Pilot Hi-Tec C Pen: I was using black extra-fine Sharpie Pens before, but Mr. Rhone tossed one of these Hi-Tec Cs in a package to me and I can't stop using it. It's the pen I'd been looking for all along: An ultra-fine tip, smooth action, and quick-drying ink. I won't use anything else.
Scanner Pro by Readdle: The app is universal, but I really only use it on my iPhone. The concept is simple - you take a picture of a document in portrait or landscape and the app processes that image into a scanned document. I was actually quite surprised at the quality of the images being produced and it's become the best way to back-up my notebook. I take a shot of two pages at a time and upload each scan to both Dropbox and Evernote.
Scrivener: This is the only app I do my fiction writing in on my Mac (until an agent comes knocking on my door and I'm forced to make edits in Word). The prose I hand-write in the Moleskine is transcribed into Scrivener, usually with heavy edits, and saved and backed up to Dropbox. Being able to save all forms of research, like Web pages, images, PDFs, and other collateral makes the process that much easier.
Simplenote: Sometimes, I don't want to take my Mac with me, but I want to be able to migrate text over to my working file. That's where Simplenote comes in because it ties directly in with Scrivener through a special "Sync with Simplenote" menu option. I can select specific working files and/or research documents in Scrivener that then get pushed to Simplenote on my iPad (or iPhone). When I get back to my Mac, I just click the same command again and the changes are automatically added to the project. Until Literature and Latte release Scrivener for iPad, this is the cleanest and simplest way to edit my novel(s) on the go.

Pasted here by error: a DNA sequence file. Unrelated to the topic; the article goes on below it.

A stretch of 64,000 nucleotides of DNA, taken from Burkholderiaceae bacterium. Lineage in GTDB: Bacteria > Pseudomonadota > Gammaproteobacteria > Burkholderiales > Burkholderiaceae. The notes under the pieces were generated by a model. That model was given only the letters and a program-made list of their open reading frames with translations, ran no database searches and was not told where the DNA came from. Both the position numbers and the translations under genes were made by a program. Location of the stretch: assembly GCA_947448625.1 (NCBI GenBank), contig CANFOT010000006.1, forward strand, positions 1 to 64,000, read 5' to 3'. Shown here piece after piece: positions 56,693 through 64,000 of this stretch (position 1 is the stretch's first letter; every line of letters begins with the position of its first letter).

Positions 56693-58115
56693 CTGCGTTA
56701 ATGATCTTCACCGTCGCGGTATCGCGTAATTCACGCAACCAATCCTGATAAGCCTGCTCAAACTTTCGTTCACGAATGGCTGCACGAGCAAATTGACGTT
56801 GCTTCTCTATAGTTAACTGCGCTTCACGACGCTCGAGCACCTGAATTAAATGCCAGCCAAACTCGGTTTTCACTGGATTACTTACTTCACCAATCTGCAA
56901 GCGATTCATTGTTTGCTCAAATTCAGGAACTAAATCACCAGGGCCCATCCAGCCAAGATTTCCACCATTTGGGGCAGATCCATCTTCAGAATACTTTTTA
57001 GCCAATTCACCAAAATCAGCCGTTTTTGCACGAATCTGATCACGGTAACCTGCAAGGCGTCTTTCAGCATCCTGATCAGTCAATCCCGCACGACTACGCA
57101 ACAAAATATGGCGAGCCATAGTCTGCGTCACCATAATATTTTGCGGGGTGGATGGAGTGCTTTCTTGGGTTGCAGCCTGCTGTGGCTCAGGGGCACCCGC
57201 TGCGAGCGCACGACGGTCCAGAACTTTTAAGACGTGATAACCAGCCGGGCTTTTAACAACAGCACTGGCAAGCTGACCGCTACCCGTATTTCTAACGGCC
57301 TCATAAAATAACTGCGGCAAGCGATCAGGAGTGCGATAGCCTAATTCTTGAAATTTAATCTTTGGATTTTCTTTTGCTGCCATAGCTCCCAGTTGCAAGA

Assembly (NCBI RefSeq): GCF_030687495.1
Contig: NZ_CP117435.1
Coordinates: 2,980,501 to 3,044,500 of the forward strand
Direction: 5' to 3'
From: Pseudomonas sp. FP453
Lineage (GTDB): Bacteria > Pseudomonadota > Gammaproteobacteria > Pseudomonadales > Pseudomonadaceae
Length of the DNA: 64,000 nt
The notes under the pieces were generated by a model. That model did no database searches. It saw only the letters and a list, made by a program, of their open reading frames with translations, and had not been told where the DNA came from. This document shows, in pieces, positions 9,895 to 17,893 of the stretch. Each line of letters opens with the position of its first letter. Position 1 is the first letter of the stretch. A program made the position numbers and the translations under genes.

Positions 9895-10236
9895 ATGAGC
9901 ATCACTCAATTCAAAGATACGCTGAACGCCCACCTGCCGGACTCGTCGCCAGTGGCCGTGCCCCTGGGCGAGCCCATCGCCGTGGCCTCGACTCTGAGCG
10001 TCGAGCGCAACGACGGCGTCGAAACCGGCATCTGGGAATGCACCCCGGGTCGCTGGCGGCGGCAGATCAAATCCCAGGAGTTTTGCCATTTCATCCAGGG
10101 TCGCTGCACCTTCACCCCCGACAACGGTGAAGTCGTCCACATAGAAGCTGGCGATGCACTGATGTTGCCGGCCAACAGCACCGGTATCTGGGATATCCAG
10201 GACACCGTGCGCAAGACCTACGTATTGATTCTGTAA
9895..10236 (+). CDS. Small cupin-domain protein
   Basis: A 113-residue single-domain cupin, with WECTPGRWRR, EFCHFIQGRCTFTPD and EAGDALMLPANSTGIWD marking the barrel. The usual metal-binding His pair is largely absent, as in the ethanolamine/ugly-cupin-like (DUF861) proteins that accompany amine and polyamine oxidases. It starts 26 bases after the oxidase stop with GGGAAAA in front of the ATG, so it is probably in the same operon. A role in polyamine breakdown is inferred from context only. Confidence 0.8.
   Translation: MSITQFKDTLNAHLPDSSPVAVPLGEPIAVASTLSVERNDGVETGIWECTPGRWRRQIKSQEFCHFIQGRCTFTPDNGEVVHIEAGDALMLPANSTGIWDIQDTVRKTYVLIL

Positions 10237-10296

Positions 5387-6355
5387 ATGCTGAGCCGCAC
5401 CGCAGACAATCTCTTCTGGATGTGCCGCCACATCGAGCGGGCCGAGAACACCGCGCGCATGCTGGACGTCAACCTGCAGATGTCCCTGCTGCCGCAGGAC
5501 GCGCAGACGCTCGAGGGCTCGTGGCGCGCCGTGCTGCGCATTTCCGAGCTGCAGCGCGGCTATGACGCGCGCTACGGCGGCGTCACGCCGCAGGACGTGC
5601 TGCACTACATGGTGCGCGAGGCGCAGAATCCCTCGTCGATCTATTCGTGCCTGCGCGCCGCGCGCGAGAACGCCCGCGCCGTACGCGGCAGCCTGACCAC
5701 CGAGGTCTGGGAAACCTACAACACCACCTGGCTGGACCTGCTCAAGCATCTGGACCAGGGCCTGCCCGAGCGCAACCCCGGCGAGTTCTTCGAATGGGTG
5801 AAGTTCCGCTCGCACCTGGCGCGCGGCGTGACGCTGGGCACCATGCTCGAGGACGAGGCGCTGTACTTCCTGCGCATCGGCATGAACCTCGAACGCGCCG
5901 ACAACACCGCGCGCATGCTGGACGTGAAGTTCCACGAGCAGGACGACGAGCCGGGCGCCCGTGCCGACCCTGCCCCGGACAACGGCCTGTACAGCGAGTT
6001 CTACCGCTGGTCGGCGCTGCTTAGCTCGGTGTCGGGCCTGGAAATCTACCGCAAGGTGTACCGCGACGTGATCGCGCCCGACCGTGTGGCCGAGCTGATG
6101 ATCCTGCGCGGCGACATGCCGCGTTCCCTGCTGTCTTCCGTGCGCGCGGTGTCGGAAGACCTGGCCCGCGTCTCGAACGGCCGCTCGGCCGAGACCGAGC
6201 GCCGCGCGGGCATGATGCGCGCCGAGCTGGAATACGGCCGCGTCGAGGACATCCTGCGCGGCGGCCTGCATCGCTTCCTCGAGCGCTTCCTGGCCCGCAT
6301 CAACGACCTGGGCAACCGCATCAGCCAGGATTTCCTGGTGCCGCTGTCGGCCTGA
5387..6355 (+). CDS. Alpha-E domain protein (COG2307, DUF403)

Once the typewriter makes its way into my workflow, the use of the notebook will be significantly reduced. I may make notes or jot down ideas when I'm not at home, but the actual text of the first draft will be composed on the Smith Corona.
It's unnecessary for me to completely swear off a newer technology for something older because I've devised a way to incorporate both the computer and the typewriter into a workflow tailored just for me.
And I'm not a hipster. I won't be dragging this thing to Starbucks so all the baristas can hear me clicking and clacking away at a table in the corner. I'm investing in this tiny metal feat of engineering because I know I'm incapable of getting any long-term writing done at my computer. It may take awhile to generate the full book using this hybrid method, but I've learned the only things worse than procrastination are distractions and if I'm going to overcome them, I need to cut them out of my life as much as possible.
PS: The Amazon links above are affiliate links. If you buy the products using those URLs, I get a small kickback, the proceeds of which will be funneled into my "Buy Harry a Typewriter" fund.